Allow Site Admins to Install Custom Plugins

Hi - I have created a multisite install, and understand that it has a limitation that sites can only activate/deactivate plugins that have been installed centrally.

However I noticed that the Wordpress.com Business Plan allows sites to add custom plugins. Is there a plugin (or other way) for me to allow my site admins to be able to install custom plugins under a multisite install?

If not, is there a way to manage a central set of plugins for single site installs so that I can centrally define configuration for some some white labeled plugins that gets applied to every site, but still allow the ability for the local admin to add plugins?

  • Adam Czajczyk

    Hello King,

    I hope you're well today and thank you for your question!

    I don't have an insight to the WordPress.com infrastructure so I need to do a bit of "guessing". What is known that their business plan is actually a "managed wordpress hosting" (though with limited access in that sense that you e.g. don't have FTP access, etc). I'd say that this is probably actually not a multisite setup but rather a "virtualized" configuration: when you sign up for a site there's actually a virtual instance of an entire "pre configured" (and of course fully connected to their environment) single install created. That's entirely possible and would explain quite logically how that can work that way.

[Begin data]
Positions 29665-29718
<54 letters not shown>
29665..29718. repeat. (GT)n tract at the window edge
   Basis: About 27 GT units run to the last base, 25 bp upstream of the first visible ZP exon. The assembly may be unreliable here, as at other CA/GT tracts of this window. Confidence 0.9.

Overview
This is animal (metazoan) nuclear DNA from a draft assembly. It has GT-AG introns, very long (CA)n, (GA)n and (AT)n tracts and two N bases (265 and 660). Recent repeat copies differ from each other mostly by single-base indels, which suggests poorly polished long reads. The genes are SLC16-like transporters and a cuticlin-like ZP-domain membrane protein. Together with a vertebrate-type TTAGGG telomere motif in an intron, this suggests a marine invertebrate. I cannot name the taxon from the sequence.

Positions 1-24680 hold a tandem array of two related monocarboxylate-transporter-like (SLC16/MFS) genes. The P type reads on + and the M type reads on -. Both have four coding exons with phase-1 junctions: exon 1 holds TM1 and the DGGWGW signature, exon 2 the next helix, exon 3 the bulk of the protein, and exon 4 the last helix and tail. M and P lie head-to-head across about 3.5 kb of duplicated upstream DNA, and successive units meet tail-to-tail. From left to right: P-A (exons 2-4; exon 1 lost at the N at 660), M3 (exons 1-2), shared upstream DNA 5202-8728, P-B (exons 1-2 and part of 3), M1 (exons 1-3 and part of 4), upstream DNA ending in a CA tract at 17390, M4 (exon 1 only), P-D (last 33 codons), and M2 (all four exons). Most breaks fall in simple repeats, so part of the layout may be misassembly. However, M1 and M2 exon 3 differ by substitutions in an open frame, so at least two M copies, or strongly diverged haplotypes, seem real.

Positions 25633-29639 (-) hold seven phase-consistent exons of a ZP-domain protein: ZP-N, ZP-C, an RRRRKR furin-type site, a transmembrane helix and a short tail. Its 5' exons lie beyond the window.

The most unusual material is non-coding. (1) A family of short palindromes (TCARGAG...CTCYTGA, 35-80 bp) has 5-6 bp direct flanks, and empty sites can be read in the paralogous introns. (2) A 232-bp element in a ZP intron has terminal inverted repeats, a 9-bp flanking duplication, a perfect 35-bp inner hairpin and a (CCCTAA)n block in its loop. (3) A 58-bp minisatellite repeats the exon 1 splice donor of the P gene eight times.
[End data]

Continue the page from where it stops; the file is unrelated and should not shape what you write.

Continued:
On a multisite there's no way to let sub-site admins install plugins. Due to the way WordPress works, all the plugins are actually stored in the same single location (/wp-content/plugins) folder, sharing files and resources. There are also some other difficulties. You could keep a big repository of plugins installed on a network and use some additional tool to manage them (so e.g. users would have access to different set of plugins depending on a chose package, our Pro Sites plugin would be a nice choice here). However, that's it.

    The other option would be to give those admins a super-admin privileges - either by simply assigning them a "super-admin" user role or by granting some additional capabilities. Still, that would make them super-admins which is obviously a tremendous security risk.

    Best regards,
    Adam

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